Once I got to high school, I started to accept my body a little more. I decided that, unless my weight was directly affecting my health, there is no reason to worry about it. I was much happier after I adopted this attitude, and I felt like I had finally made peace with my body.
However, this didn’t last for long. In the spring of my sophomore year, I was 5’9”, 15 years old, and weighed 196 lbs. I felt fine and I wasn’t experiencing any health problems related to my weight. I was even on the swim and water polo teams at my school. But my (thin) parents suddenly decided that my weight was negatively affecting my health and making me feel like crap, even though I had never even mentioned my weight to them. They sat me down in this weird intervention and told me they were going to put me on a dieting program. They said they were concerned about my health and they told me I would feel much better once I lost weight. I didn’t want to do it, but being reminded of the years of hating my body made it so all I could do was cry and reluctantly agree to it. Looking back, the whole thing involved a lot of manipulation and coercion, despite their good intentions.
We went to the center for this weight loss program (it’s a well-known one, but I won’t say the name), and after weighing me and measuring my height, they determined (using BMI) that I needed to lose 46 lbs. Long story short, I ended up eating nothing but frozen microwave meals from this company for the better part of a year. I became miserable and depressed. I missed my dad’s home-cooked meals. I hated not being able to eat what everyone else was eating and I felt excluded. I began to hate my body again, too. When I stopped losing weight as rapidly as when I started and my weight plateaued, I felt like a failure. It didn’t help that I was also dealing with undiagnosed depression and anxiety at the time. People kept asking me if I felt any better after losing 20 pounds, but I didn’t feel any different physically, I just felt worse mentally. It got to a point where, after meals, I would think about going to the bathroom and forcing myself to vomit. I never actually did, fortunately, but I thought about it all the time. It scared me.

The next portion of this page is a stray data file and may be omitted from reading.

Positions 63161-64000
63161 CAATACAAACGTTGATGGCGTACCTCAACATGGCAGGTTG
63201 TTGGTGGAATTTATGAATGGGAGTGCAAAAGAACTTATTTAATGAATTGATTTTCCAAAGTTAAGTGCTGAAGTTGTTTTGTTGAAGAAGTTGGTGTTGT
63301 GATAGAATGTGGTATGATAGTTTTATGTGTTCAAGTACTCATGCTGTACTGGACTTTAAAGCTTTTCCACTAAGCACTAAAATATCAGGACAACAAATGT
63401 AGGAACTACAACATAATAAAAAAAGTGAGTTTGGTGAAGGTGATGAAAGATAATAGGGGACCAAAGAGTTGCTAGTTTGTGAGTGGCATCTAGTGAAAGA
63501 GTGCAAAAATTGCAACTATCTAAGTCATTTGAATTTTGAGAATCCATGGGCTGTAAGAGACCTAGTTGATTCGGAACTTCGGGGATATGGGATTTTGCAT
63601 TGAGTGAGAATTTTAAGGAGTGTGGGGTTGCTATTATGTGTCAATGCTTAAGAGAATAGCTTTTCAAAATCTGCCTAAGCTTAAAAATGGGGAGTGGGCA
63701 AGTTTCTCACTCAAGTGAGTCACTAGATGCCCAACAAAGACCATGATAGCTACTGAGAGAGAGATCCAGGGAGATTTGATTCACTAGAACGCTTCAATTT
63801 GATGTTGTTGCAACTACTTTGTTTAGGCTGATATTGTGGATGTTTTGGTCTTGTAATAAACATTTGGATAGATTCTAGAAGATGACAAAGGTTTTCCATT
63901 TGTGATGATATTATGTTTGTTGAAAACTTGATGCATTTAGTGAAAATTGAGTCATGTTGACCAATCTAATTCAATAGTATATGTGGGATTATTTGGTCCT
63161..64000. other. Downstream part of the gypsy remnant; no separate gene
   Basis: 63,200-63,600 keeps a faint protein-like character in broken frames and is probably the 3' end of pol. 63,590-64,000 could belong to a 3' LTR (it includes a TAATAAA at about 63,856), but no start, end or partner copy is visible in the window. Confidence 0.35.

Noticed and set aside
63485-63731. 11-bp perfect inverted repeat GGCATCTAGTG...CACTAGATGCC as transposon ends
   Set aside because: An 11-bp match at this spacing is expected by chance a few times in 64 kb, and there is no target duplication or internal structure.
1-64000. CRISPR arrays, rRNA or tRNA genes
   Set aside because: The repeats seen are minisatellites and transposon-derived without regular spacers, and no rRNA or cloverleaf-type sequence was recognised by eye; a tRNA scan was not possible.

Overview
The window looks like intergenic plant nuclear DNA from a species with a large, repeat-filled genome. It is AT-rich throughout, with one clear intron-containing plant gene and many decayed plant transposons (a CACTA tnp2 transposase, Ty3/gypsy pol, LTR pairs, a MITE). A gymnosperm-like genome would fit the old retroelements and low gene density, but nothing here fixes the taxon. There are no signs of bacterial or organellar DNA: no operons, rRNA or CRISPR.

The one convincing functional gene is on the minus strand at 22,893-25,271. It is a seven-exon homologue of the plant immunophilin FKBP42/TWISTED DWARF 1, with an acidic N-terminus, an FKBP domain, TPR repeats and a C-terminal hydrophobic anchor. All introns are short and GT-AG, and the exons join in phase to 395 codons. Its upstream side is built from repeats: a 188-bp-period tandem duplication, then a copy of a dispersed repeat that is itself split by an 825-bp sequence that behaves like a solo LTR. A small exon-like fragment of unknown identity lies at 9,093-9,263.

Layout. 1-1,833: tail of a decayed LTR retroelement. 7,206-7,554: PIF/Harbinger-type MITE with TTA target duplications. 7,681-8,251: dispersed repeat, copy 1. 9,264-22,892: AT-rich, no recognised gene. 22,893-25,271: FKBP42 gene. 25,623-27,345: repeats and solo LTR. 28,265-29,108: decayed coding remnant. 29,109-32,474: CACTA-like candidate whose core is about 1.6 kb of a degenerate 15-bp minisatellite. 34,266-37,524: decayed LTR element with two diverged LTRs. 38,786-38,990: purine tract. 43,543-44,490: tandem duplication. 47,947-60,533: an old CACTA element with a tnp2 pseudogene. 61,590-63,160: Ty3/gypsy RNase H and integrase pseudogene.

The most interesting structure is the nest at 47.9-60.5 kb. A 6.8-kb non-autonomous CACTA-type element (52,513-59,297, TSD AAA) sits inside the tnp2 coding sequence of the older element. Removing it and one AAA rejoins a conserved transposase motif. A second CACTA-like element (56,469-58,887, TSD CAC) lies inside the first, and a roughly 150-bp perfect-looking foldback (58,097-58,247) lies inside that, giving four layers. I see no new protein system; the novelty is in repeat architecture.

About 8 months in, my dad told me he could no longer afford to buy the planned meals anymore, and I stopped the program. This may have been true, but I think he also sensed how unhappy I was. I am now going on 17, I have not been on a diet since, and I am so much happier. Since then, I sought treatment for my mental problems and am learning to accept my body again. I’ve probably gained all the weight back, but I don’t care. I much prefer the feeling of being able to order a milkshake unapologetically and without feeling like a sinner (This is partially thanks to the body positive movement on tumblr. And people say “sjw’s” don’t accomplish anything…). I’ve realized the diet programs are bullshit and they profit off of people who have been taught by society that they won’t be loved or valued unless they are skinny. My problems haven’t disappeared, but leaving the toxic “dieting culture” behind was a great, big step in the right direction. However, it still makes me fucking livid that I was pressured into doing it in the first place, by people who care about me.